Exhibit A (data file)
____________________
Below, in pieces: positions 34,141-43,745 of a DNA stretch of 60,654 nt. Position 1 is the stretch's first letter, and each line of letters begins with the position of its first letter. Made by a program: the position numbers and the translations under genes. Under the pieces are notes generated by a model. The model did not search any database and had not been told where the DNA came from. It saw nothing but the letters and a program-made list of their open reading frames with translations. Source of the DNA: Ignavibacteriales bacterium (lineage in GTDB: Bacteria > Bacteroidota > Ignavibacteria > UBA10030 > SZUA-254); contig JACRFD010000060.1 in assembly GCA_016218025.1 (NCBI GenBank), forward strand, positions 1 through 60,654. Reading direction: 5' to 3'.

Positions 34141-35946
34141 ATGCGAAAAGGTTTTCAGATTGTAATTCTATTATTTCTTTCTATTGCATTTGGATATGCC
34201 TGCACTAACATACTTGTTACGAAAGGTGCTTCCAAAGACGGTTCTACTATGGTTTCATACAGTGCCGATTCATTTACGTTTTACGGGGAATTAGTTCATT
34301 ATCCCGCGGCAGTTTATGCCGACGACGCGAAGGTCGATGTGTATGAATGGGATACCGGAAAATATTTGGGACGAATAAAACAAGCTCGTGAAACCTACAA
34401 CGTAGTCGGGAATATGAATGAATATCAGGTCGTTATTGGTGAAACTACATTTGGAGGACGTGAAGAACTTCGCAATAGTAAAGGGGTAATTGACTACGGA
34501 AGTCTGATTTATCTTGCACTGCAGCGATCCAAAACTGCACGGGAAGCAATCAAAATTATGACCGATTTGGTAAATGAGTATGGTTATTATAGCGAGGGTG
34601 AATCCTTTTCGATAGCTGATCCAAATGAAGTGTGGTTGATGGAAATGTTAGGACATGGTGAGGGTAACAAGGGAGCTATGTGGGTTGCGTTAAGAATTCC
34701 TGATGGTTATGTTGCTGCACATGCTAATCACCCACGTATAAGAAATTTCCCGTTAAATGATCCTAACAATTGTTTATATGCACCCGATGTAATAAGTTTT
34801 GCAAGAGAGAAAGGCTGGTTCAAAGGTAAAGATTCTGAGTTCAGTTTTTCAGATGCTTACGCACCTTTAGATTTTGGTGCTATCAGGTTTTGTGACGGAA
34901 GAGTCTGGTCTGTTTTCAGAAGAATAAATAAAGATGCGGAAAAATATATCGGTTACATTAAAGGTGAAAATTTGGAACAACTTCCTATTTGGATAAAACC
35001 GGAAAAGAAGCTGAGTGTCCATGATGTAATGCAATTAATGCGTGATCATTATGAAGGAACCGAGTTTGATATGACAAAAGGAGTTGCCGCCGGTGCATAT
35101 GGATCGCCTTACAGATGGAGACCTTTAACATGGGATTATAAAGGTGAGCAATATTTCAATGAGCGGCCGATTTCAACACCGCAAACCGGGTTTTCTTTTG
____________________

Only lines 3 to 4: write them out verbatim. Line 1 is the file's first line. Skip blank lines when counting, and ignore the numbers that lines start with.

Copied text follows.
34141 ATGCGAAAAGGTTTTCAGATTGTAATTCTATTATTTCTTTCTATTGCATTTGGATATGCC
34201 TGCACTAACATACTTGTTACGAAAGGTGCTTCCAAAGACGGTTCTACTATGGTTTCATACAGTGCCGATTCATTTACGTTTTACGGGGAATTAGTTCATT